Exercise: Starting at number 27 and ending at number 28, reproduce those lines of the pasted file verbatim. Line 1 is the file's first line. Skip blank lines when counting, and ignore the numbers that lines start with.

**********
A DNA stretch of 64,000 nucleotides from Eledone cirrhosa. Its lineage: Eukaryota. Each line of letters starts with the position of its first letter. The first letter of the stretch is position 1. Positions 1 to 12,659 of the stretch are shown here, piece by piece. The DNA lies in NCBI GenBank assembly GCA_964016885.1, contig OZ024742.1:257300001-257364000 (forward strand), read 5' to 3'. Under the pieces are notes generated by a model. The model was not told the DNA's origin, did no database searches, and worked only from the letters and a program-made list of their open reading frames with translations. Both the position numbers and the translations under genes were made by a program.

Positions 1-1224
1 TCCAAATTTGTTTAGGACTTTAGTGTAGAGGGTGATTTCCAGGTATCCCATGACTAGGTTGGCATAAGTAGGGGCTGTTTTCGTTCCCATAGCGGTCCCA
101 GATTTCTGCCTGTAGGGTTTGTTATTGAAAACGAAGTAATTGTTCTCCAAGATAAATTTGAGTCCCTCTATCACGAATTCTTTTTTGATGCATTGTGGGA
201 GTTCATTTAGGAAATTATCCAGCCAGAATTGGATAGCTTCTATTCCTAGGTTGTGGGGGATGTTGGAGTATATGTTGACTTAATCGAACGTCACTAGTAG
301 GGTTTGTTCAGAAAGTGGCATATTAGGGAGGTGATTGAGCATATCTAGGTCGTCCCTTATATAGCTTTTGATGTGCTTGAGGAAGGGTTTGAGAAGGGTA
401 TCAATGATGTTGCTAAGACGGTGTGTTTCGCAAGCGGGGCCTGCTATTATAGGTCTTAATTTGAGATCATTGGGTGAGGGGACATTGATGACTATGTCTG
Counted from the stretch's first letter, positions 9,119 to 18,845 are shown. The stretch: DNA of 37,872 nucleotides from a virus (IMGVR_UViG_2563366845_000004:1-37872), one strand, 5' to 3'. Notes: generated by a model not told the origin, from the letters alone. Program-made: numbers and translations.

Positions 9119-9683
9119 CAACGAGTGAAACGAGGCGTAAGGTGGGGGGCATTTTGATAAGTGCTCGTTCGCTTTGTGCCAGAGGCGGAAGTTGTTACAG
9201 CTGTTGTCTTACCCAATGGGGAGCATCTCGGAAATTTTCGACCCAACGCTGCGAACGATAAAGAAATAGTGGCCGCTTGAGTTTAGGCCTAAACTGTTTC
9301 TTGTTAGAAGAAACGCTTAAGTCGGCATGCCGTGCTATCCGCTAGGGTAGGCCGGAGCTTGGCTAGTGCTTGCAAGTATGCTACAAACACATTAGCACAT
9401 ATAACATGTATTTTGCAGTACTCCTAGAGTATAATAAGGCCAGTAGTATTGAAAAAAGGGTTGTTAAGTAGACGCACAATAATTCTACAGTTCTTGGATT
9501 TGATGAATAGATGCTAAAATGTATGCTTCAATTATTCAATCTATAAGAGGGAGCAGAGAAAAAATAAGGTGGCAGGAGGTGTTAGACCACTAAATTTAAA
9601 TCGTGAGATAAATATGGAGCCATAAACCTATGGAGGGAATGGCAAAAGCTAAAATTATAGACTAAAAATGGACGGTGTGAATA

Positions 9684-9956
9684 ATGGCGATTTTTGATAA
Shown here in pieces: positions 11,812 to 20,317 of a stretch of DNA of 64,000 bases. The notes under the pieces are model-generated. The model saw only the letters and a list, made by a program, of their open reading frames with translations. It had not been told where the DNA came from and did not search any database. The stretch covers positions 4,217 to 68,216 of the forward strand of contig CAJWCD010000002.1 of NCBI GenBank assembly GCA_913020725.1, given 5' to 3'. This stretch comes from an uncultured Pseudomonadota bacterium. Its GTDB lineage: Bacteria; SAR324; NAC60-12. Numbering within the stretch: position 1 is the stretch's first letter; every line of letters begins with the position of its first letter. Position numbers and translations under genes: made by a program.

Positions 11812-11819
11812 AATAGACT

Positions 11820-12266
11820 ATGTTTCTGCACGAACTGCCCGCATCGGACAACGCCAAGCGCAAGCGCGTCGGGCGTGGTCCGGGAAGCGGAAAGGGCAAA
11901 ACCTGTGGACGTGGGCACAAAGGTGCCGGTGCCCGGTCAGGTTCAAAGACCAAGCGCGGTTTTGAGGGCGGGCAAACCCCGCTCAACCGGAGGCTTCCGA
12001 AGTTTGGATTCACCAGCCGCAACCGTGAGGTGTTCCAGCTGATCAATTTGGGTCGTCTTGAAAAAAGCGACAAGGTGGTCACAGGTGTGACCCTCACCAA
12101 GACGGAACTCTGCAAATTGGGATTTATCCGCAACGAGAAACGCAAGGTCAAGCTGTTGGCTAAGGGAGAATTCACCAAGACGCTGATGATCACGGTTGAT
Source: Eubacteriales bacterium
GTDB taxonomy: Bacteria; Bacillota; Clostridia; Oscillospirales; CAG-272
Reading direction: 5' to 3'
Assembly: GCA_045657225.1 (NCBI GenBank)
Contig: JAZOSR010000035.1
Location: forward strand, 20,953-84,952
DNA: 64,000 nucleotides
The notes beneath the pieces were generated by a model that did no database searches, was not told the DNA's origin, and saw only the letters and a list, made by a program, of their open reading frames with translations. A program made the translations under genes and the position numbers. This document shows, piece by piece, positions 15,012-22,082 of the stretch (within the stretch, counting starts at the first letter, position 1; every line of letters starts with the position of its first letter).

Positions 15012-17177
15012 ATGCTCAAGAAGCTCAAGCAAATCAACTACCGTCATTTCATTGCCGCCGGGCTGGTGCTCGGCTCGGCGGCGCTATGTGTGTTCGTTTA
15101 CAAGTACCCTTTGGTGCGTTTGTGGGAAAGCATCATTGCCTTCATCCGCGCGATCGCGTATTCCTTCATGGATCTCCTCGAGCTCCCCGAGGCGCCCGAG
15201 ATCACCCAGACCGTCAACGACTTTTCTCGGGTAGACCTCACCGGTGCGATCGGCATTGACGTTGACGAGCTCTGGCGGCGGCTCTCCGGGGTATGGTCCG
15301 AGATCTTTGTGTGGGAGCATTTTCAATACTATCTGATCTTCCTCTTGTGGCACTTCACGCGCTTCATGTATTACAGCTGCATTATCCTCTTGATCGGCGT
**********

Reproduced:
GTDB taxonomy: Bacteria; Bacillota; Clostridia; Oscillospirales; CAG-272
Reading direction: 5' to 3'